Most Americans who are old enough to vote are familiar with the Cold War history between the U.S. and the former Soviet Union and the threat that modern Russia continues to pose. Is it too much to ask that our next Commander-in-Chief be at least as familiar with world history as the average voter?
Russian aggression against neighboring states and its increasing global hostility is one of the most concerning security challenges of our time. But Donald Trump doesn’t see it that way. He’s a fan of Putin and Russia. Donald Trump attempted to glorify Vladimir Putin and imagine their personal friendship at the Iraq and Afghanistan Veterans of America (IAVA) Commander in Chief in September, despite his flip-flopping at the October 19 debate in Las Vegas. Add this to recent public revelations about ongoing FBI probing into various Trump personal and professional matters. It is clear that Trump is not fit to be our next President of the United States and the influence of Russia in Trump’s ascension in American politics can not be underestimated.
Russia’s increasing aggression against its Baltic and Black Sea neighbors, along with its threatening activities with U.S. armed forces working with our allies, is a security challenge for which the next U.S. President should be prepared. The rise of Russia’s nuclear capabilities serves as an additional reminder of the historically destabilizing tendencies of Russian leadership.
Moscow’s geopolitical influence as a neighbor to former post-Soviet states also continues to grow, flexing its economic power with trade pressure on Georgia and its influence transporting 1/3rd of Europe’s natural gas. Meanwhile, the Russian government’s efforts to chill free speech demonstrates an increase of domestic unrest. In short, our elected U.S. officials should continue to provide financial, diplomatic, and economic support to Russia’s post-Soviet bordering states.
Russia might have been friendly for a brief period at the end of the Cold War, but times have changed. From 1987 to 1990, I lived in what was then West Germany as an Army Brat. My father was stationed at HQ-EUCOM to support our NATO allies as part of U.S. Army Signal Corps. Although the Berlin Wall officially fell down at 11:59 PM on November 9, 1989, the divide between the West and Russia continued. When I I served as a Columbia University Eesti Fellow to the Parliament of Estonia (a nation that became independent from the USSR in 1991) during the Summer of 1997, Estonians were in the process of applying to be a member of the European Union and NATO. Often, I would see government officials from Latvia or Lithuania meet with Estonian officials speaking English rather than their native tongues or Russian, a language in which all Soviet republics were taught. When I asked, I was told this was another way to assert their independence after 50 years of oppression―political and cultural―by the Russian government.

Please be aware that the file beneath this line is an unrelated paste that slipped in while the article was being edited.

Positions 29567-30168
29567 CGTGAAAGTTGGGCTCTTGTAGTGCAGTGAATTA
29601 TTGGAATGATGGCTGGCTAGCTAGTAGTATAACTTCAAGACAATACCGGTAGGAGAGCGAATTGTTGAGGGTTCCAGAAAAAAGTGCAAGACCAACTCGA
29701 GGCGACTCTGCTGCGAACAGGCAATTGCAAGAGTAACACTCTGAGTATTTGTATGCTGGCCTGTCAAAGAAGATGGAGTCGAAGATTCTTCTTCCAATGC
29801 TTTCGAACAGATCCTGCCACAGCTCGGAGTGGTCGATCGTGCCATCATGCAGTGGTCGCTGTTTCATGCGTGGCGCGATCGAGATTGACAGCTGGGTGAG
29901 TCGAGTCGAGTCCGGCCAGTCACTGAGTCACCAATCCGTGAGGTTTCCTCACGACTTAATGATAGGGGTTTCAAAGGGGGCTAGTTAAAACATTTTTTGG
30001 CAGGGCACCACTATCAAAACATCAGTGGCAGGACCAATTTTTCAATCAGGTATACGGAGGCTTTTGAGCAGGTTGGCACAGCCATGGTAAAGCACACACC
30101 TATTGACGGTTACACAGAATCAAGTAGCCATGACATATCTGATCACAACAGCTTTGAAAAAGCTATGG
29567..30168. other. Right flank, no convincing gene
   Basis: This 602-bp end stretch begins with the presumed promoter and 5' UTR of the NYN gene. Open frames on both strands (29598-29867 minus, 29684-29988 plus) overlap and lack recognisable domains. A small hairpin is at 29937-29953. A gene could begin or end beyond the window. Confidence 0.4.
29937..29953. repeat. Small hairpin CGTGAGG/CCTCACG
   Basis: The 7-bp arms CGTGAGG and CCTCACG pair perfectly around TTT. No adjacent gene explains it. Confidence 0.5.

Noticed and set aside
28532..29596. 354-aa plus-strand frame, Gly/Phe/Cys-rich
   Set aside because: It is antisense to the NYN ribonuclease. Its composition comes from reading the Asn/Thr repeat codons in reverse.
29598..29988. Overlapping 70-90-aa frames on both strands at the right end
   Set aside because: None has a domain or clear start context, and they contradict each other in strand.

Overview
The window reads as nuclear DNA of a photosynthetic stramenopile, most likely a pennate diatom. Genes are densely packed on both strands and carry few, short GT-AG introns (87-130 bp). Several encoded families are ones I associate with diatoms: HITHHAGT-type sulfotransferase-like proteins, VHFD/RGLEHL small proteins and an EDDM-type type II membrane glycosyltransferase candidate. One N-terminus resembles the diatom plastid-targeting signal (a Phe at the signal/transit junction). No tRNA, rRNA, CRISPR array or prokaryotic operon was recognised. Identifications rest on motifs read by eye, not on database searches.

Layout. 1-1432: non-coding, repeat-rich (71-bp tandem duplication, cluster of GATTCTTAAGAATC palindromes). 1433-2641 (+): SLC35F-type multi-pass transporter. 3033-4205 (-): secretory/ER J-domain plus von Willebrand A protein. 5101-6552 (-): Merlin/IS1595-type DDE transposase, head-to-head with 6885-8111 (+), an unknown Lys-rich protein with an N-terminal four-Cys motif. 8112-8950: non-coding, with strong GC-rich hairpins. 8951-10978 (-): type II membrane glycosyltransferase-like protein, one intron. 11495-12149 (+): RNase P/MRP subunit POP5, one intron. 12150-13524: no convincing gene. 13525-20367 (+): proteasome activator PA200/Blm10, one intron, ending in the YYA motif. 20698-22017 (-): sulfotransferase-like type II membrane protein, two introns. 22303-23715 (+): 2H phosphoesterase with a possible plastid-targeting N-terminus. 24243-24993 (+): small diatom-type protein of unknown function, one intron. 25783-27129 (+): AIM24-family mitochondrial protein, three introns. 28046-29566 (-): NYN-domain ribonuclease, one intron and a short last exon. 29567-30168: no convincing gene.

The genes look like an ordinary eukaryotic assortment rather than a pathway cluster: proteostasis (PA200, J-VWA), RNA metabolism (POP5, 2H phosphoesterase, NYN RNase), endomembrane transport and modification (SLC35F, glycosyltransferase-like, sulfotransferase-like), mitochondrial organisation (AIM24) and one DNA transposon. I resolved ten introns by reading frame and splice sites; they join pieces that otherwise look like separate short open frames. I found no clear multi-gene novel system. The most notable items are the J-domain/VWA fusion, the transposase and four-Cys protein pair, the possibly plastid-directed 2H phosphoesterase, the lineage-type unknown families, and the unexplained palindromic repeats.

I have no doubt that as Russian military forces come closer to their borders or tease NATO allies with a too close-for-comfort fly-by, the Baltic States remember. The research institute RAND agrees, highlighting the increasing intensity of the “Cool War” when its Acting Associate Director Terrence Kelly wrote that “The United States needs to seriously consider stationing forces in Eastern Europe to support the nation’s commitment to protect the independence of the Baltic republics of Estonia, Latvia and Lithuania — NATO members all — against the specter of Russian aggression.” Republican U.S. Senators are concerned too; Senator Bob Corker (R-TN), Chairman of the Senate Foreign Relations Committee, told CNN’s Jake Tapper on the day following the IAVA Commander in Chief forum that there have been multiple times when “Putin has operated in ways profoundly against our national interests.” It appears Putin can’t be trusted, and neither can Trump, no matter how good his poll numbers are.
With such a consensus among scholars, politicians, and Americans who remember Cold War and current Russia, only a charlatan would be unaware of Putin’s leadership and Russia’s ability to influence U.S. national security and foreign policy. Yet Trump complimented Putin’s leadership style during the IAVA forum, calling him a better leader than President Obama, adding that the generals of our Armed Forces “have been reduced to rubble.” This praise complements Trump’s comments in late July, encouraging Russia to hack into U.S. servers to find Hillary Clinton’s “missing emails.” At what point does the similarity between the request and the treasure trove of Wikileaks and DC Leaks emails start to concern the average voter?
At what point are Trump’s “jokes” and faux-crusades against being “politically correct” recognized as something more―namely, praise for an anti-America autocrat who has a clear geostrategic interest in weakening the United States? In our current multipolar world, the United States should be apprehensive of former bad actors who exert their influence in ways that compromise regional and global security. And every U.S. voter should be wary of a leader whose jokes and ego could start World War III. I’d be happy to send my academic publications from the past 20 years about post-soviet states and Russia to Trump and his team of advisors.
As Americans, we must not be complacent. We should not let the Russian bear return to its former position of power any more than we should let a power-hungry man-child take the reins of the U.S. Presidency.